This trial is evaluating whether VRC-MALMAB0114-00-AB will improve 1 primary outcome and 2 secondary outcomes in patients with Malaria. Measurement will happen over the course of Through 24 weeks after product administration.
This trial requires 32 total participants across 6 different treatment groups
This trial involves 6 different treatments. VRC-MALMAB0114-00-AB is the primary treatment being studied. Participants will be divided into 5 treatment groups. There is no placebo group. The treatments being tested are in Phase 1 and are in the first stage of evaluation with people.
"This answer is that, like people having a stroke, people having a fever should be told that their symptoms may be due to malaria, because only a few other conditions (e.g., brain cancer, liver cancer, heart disease, and HIV) present similarly in people of similar ages and with similar clinical features in areas where malaria is common without prompt medical attention. #1\n" - Anonymous Online Contributor
"Malaria is caused by parasites in the family of "Plasmodium spp".\n\nMost types of infection are made worse by climate and can be treated with drugs for preventive or antiprotective measures.\n\nVaccines are available to prevent cholera and typhoid fever." - Anonymous Online Contributor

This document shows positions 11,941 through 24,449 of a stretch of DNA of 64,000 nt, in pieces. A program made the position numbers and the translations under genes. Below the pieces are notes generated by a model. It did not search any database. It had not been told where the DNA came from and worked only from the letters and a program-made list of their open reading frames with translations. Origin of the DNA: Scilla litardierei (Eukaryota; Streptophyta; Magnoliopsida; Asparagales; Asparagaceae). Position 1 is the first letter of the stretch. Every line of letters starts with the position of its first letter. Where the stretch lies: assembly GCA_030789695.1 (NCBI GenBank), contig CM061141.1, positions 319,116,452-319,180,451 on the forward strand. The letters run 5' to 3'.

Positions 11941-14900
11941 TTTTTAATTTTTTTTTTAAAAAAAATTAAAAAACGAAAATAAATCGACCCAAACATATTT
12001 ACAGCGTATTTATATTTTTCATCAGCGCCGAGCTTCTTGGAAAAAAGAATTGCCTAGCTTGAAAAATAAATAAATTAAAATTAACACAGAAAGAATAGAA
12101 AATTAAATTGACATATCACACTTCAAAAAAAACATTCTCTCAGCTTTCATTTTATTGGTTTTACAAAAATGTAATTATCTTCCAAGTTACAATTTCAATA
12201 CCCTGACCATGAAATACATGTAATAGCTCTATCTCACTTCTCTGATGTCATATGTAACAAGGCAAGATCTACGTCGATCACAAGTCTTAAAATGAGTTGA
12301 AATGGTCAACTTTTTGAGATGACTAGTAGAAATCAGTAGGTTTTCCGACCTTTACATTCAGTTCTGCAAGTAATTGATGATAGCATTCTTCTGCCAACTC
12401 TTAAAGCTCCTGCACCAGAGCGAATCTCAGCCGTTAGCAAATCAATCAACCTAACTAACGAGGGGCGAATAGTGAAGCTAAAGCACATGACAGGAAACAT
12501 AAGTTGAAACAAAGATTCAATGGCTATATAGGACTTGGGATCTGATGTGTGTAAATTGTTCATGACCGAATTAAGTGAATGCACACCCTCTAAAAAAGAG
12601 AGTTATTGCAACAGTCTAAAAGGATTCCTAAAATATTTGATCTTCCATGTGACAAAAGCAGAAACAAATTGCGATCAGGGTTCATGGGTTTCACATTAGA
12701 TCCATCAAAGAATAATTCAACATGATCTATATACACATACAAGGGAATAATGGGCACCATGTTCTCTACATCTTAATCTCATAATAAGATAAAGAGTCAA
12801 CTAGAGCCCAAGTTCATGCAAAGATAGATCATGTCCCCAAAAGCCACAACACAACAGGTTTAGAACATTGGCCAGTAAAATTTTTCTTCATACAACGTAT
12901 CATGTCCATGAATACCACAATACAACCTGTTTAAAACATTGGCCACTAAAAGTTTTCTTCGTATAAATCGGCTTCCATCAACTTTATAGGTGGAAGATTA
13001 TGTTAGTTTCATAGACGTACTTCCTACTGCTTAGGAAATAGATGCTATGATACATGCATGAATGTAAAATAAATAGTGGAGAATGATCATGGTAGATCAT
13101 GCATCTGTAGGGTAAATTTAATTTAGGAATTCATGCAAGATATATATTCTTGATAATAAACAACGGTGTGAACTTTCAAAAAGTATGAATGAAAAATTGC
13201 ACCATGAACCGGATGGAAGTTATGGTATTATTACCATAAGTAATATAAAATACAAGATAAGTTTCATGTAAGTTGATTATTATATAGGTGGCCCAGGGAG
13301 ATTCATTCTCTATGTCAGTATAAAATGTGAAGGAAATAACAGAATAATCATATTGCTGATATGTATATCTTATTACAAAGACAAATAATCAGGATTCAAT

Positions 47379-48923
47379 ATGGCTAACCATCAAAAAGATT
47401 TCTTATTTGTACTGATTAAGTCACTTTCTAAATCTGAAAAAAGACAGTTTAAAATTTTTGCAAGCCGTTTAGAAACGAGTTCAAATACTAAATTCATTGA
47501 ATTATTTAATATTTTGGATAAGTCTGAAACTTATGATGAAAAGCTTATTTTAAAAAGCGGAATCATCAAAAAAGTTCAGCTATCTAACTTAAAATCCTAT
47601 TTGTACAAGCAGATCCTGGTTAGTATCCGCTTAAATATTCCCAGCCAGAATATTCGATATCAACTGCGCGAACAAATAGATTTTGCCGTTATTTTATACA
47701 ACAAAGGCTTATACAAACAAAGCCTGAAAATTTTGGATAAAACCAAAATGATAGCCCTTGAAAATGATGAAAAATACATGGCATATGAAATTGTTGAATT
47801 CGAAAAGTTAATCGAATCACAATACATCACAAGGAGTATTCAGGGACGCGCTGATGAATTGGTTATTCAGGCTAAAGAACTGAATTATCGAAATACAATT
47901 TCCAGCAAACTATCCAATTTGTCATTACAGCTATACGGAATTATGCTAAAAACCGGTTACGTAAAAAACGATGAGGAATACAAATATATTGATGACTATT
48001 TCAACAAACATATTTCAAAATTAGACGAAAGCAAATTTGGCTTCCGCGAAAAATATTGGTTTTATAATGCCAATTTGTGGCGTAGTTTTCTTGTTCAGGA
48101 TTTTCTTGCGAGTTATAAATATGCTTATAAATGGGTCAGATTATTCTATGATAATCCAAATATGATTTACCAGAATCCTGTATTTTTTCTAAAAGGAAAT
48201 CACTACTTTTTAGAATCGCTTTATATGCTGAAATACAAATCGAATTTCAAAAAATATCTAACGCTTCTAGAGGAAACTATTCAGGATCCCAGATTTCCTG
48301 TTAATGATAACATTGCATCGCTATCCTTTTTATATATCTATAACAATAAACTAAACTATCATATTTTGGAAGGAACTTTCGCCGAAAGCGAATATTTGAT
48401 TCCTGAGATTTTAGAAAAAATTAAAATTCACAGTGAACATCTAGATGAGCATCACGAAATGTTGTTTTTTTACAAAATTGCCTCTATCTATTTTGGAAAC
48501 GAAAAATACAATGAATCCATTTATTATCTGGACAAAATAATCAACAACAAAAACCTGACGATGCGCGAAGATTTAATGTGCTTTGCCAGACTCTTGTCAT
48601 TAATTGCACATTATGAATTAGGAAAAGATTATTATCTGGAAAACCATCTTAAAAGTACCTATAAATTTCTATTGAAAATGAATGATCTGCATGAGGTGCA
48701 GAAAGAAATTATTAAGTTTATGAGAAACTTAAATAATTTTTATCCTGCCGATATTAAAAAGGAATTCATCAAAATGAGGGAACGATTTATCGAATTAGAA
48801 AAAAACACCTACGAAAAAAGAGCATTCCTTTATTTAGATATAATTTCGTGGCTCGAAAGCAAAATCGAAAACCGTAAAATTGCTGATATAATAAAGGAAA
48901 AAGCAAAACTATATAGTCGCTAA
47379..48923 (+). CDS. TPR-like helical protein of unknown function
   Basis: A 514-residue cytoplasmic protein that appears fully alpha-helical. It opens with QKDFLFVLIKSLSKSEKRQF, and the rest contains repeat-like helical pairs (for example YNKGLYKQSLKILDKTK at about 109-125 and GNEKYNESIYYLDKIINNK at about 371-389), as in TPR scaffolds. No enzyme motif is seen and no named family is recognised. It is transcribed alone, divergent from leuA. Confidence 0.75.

"Malaria is not a curable disease. If treatment is effective, there may be little to no relapse in cured patients. There is a chance that the malaria parasite's virulence will be reduced sufficiently to make it asymptomatic but not necessarily eradicated. At this point, there is no evidence that the malaria parasite could be a potentially lethal disease, such as cholera. This is also the case with the more deadly malaria plasmodium vivax parasite. Some treatments which have been recommended for the treatment of malaria can cure and prevent this disease. Most of the cures for malaria are based on one method or another, but there are other treatments which can be used to provide symptomatic relief." - Anonymous Online Contributor
"About 300,000 American travelers encounter malaria annually, and about 12,000 experience an episode of severe or nonsevere malaria. The incidence of severe malaria due to Plasmodium falciparum is significantly lower in the United States than elsewhere, but there is a substantial burden of nonsevere malaria." - Anonymous Online Contributor
"Malaria is a parasitic infection that mainly affects people living in tropical lowland areas. Most cases are due to Plasmodium falciparum malaria (about 80%), but other forms also occur. The disease is often asymptomatic and is transmitted by the bite of an infected femaleAnopheles mosquito. It causes high morbidity and mortality among children and pregnant women and is increasingly being diagnosed in adults, but still has a very poor prognosis." - Anonymous Online Contributor
"What are the most common treatments for malaria? A review of available randomized controlled trials confirms that artemsinin-based combination treatment seems the safest. Artemisinin monotherapy is still being recommended, mainly on the basis of convenience. In developing countries the use of artemisinin and its compounds has spread the net of great benefits. Also, at present, the combination drug artesunate with amodiaquine is suggested for the treatment of complicated malaria. However, artesunate is not recommended for all malaria cases except in severely depleted health facilities." - Anonymous Online Contributor